Pa. Senate Panel Probes Turnpike Accident, Other Winter Road Problems
By Tony Romeo
HARRISBURG, Pa. (CBS) – A state Senate committee this morning will convene a hearing into last month’s massive chain-reaction accidents on the turnpike (see related story) and other road emergencies caused by this winter’s wicked weather.
Some have questioned why speed restrictions were relaxed on the morning of the colossal string of accidents on the Pennsylvania Turnpike. But, after a budget hearing in late February, PennDOT Secretary and Turnpike Commission member Barry Schoch contended it would not have mattered, that drivers would have increased their speed because they perceived the road to be more passable.
“The traffic speed picks up anyway. So, lowering the speed to 45 is ineffective. We don’t have enough enforcement. Our intent is when the conditions are really unsafe to get that traffic slowed down. The reality is the traffic speed changes when the conditions get better.”
He says, folks wouldn’t have obeyed the lower speed limits anyway. “Leaving it in place when the conditions had turned to wet, which is what they were at the time, would not have been effective anyway. So I think the reality is for us, that there’s no point in leaving a 45 mile-an-hour speed [limit] in place when we know the traffic’s moving faster than that anyway.”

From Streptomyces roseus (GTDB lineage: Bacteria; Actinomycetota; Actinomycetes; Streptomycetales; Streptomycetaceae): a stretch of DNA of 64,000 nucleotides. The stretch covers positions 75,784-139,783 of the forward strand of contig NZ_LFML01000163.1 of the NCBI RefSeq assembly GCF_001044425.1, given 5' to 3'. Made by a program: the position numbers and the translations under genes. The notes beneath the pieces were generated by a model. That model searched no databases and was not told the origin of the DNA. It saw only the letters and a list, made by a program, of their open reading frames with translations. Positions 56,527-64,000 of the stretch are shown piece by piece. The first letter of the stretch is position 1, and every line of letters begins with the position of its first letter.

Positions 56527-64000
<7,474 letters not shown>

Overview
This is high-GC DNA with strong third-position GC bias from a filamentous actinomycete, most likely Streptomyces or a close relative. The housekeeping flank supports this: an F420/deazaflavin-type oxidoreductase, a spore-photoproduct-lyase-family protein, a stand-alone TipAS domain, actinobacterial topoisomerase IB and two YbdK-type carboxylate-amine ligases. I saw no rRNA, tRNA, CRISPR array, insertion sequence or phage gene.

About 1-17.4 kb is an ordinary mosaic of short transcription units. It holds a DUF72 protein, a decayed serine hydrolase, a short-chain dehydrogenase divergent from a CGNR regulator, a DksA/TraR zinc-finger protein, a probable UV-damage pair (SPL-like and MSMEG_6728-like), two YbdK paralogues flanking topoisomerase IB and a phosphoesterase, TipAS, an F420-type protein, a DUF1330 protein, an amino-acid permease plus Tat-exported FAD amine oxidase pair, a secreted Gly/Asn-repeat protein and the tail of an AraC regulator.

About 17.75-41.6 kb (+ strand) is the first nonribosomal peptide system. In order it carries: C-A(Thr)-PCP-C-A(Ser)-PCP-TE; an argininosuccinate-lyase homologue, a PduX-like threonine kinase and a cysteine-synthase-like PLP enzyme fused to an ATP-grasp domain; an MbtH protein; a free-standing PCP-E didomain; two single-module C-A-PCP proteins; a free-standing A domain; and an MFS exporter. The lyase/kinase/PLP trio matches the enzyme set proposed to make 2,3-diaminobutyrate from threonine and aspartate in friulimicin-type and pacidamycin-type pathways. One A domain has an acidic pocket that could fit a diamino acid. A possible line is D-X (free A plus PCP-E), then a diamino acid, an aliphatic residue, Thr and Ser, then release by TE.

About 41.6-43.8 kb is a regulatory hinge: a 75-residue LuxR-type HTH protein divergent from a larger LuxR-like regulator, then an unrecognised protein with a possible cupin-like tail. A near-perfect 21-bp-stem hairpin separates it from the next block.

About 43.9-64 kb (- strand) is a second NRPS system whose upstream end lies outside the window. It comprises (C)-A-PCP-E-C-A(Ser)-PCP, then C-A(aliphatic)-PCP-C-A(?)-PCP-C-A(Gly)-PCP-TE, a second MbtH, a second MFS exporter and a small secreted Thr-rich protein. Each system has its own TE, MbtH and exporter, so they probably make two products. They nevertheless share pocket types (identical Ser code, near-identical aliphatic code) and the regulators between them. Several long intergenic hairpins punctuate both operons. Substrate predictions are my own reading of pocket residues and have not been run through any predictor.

During the budget hearing last month, Schoch said it appeared the turnpike mess started when a driver error caused a tractor-trailer to jackknife.
Schoch did say that once that first accident stopped the flow of traffic that morning, the salt on the pavement lost some of its effectiveness and the wet turnpike began to refreeze and that may have contributed to some of the more minor accidents down the road.
Suburban Philadelphia Republican John Rafferty, chairman of the Senate Transportation Committee, says the hearing will not just focus on the turnpike debacle, but on the response to multi-vehicle incidents on the Blue Route and other highways this winter.
“Well, hopefully, we find out how decisions were made, who made the decisions, but most importantly, going forward, what we can do to make sure – if there were any mistakes – that we rectify those. And how we respond effectively to emergency situations.”